The Jewish Quarter

The Jewish Quarter of Prague (Josefov) is one of the most visited tourist attractions in Prague and probably the most visited Jewish Quarter in the world.

Jewish Quarter (Josefov)

Jewish Quarter (Josefov)

Jews are believed to have settled in Prague as early as the 10th century and the history of the Jewish Quarter dates back to the 12th century. Since that time the quarter has been the Jewish life center in Prague. In the 16th century the Jews were forcefully settled in Ghetto which existed until 1848. In 1850 the quarter became an ordinary district of Prague and was renamed Josefov after Joseph II, Holy Roman Emperor.

At the turn of 20th century most of the quarter was demolished and only several synagogues, the old cemetery, and the Old Jewish Town Hall were left. After all those changes only a few poor families and a few representatives of orthodox communities stayed living there.

Old Jewish Town Hall

Old Jewish Town Hall

Here are some attractions of the Jewish Quarter:

Staronová synagoga (the Old New Synagogue) is the most popular building of the Jewish Quarter and the oldest active synagogue in Europe. Construction of the synagogue dates back to 1210. The synagogue was originally called the New Synagogue and later, when newer synagogues were built, it became known as Staronová synagoga (the Old-New Synagogue).

Staronová synagoga (the Old New Synagogue)

Staronová synagoga (the Old New Synagogue)

The Synagogue is mainly associated with Maharal of Prague (Rabbi Judah Loew ben Bezalel). It is sometimes called the Synagogue of Maharal. Maharal was a big Jewish sage and mystic who lived in 16th century. He is hardly well-known for his works outside the world of the Jewish religion but everybody knows about the legend of the Golem of Prague created by him.

According to legend Maharal created an animated being fashioned from clay in order to defend the Prague ghetto. The creature really lived and defended the Jews but once he suddenly became furious. After that Maharal managed to pull the shem from his mouth and immobilize him. The Golem’s body was stored in the attic of the Old New Synagogue where entry is strictly prohibited.

Of course, the legend cannot be true but tourists like it and that is one of the reasons why the Jewish Quarter and the Staronová synagoga in particular are so popular. Even the exterior of the synagogue looks rather mystical.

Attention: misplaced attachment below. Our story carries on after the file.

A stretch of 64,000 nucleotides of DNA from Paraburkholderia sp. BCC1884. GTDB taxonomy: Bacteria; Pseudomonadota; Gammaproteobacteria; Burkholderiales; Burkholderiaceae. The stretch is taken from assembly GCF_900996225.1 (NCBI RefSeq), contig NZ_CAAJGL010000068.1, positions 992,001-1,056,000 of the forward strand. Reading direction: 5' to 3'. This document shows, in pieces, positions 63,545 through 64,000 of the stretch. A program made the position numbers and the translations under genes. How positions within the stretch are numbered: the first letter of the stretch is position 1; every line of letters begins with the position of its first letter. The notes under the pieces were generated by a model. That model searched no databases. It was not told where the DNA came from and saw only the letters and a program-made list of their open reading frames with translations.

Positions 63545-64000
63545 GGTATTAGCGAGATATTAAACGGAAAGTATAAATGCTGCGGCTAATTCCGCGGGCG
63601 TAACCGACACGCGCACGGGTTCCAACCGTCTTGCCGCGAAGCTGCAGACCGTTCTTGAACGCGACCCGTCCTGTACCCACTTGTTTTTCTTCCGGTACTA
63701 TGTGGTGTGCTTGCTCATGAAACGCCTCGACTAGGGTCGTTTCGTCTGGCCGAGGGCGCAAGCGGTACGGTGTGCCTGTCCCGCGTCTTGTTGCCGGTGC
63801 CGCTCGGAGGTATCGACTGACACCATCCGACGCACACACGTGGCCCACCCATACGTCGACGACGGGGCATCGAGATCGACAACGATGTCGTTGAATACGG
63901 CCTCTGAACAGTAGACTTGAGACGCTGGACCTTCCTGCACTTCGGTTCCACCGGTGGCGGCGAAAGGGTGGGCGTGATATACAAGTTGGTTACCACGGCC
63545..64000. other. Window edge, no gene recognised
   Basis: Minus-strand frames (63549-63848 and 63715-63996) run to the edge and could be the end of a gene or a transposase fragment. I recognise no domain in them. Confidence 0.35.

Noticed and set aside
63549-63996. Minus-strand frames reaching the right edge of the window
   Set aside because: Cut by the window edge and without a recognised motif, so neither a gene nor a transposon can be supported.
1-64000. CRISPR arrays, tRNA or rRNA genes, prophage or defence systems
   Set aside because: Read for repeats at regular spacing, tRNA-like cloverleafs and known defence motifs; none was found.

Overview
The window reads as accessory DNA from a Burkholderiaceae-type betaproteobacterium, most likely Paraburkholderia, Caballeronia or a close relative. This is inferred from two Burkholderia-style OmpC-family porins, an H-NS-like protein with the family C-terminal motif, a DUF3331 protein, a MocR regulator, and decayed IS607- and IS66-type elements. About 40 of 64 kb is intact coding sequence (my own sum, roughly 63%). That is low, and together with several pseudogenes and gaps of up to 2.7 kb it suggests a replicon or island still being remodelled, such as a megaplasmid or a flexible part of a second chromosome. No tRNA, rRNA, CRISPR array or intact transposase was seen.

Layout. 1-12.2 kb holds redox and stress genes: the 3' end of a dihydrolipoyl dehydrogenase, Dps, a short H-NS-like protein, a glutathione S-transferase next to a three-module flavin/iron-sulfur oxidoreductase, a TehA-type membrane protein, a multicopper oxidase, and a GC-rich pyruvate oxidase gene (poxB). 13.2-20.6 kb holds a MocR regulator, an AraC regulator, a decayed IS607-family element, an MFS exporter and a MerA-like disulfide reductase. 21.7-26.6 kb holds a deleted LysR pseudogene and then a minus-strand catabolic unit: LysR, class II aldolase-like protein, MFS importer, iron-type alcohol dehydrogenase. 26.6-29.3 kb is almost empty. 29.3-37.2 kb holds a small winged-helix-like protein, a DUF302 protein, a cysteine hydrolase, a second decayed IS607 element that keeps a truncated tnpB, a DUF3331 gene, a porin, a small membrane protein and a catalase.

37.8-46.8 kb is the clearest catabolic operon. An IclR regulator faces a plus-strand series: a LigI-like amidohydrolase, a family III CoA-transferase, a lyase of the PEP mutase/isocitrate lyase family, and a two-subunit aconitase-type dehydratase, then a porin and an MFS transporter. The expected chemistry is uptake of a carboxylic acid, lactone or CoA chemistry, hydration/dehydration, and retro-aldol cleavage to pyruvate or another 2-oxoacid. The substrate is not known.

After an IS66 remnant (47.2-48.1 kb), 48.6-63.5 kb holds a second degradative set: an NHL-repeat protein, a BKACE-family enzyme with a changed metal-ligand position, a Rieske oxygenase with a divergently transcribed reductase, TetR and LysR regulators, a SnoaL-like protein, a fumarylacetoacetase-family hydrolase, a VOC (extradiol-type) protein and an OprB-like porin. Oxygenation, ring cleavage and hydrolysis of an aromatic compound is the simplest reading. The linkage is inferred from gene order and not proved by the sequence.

The interior of the synagogue is noted for its ancient design with decorated altar and Torah ark. Despite the prohibition I managed to take one photo.

The interior of Staronová synagoga (the Old New Synagogue)

The interior of Staronová synagoga (the Old New Synagogue)

Old Jewish Cemetery

Old Jewish Cemetery

Old Jewish Cemetery

As it was forbidden to bury outside the ghetto the Jews had to place new graves on the existing ones. There are places with 12 layers of graves. The whole atmosphere of the Jewish cemetery with its warped gravestones is awash with mysticism and attracts a lot of tourists. As for us we didn’t enter the cemetery.

Jewish Town Hall

Jewish Town Hall

Jewish Town Hall

The Jewish Town Hall is located between the Jewish Cemetery and the Staronová synagoga. The building dates back to 16th century and served as the main meeting house of the local Jewish community. It is best known for its clock that has Hebrew numerals and runs counterclockwise.

Klaus Synagogue

Klaus Synagogue (Klausova synagoga)

Klaus Synagogue (Klausova synagoga)

Klaus Synagogue (Klausova synagoga) is a 16th century baroque synagogue the construction of which was completed in 1694. Today it is home to Children’s drawing gallery from Terezin concentration camp.

Spanish Synagogue

The Spanish Synagogue is located a little bit far from all other synagogues of the Jewish Quarter. It dates back to 1868 and is considered to be one of the Europe’s and the world’s most beautiful synagogues. Right near the building of the Spanish Synagogue you can see the monument to Franz Kafka, one of the best known Jews of Prague.

Spanish Synagogue

Spanish Synagogue

The monument by Jaroslav Rona was installed here in 2003. I do not know whether it was a purposely-chosen location but the borderline between Jewish and Christian quarters goes right between Kafka’s legs. Numerous souvenir shops and kosher restaurants are functioning in the Jewish Quarter today.

The entry fee for all the Jewish monuments is 480 CZK. The entry fee for all the synagogues that are parts of the Jewish Museum is 300 CZK and for the Staronová synagoga the fee is 200 CZK. The entry fee for only one synagogue, e.g. Spanish Synagogue which I highly recommend visiting is 70 CZK. The synagogues are closed during Saturdays and Jewish holidays.

The third day of our trip in Czech Republic we left Prague and made our way toward Český Krumlov.

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